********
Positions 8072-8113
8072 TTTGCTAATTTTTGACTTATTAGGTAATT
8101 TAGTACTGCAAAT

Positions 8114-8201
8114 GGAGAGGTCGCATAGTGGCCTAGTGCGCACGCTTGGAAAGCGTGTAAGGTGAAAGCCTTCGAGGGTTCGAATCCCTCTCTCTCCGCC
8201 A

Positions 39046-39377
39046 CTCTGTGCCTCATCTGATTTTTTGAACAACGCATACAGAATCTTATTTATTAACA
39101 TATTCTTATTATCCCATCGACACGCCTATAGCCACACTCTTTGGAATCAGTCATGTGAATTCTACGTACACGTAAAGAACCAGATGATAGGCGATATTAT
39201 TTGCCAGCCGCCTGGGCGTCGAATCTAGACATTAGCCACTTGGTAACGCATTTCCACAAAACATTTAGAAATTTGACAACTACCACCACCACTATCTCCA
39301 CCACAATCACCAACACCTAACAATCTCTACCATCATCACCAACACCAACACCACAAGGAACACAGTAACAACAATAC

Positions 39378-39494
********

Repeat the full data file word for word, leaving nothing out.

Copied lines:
Positions 8072-8113
8072 TTTGCTAATTTTTGACTTATTAGGTAATT
8101 TAGTACTGCAAAT

Positions 8114-8201
8114 GGAGAGGTCGCATAGTGGCCTAGTGCGCACGCTTGGAAAGCGTGTAAGGTGAAAGCCTTCGAGGGTTCGAATCCCTCTCTCTCCGCC
8201 A

Positions 39046-39377
39046 CTCTGTGCCTCATCTGATTTTTTGAACAACGCATACAGAATCTTATTTATTAACA
39101 TATTCTTATTATCCCATCGACACGCCTATAGCCACACTCTTTGGAATCAGTCATGTGAATTCTACGTACACGTAAAGAACCAGATGATAGGCGATATTAT
39201 TTGCCAGCCGCCTGGGCGTCGAATCTAGACATTAGCCACTTGGTAACGCATTTCCACAAAACATTTAGAAATTTGACAACTACCACCACCACTATCTCCA
39301 CCACAATCACCAACACCTAACAATCTCTACCATCATCACCAACACCAACACCACAAGGAACACAGTAACAACAATAC

Positions 39378-39494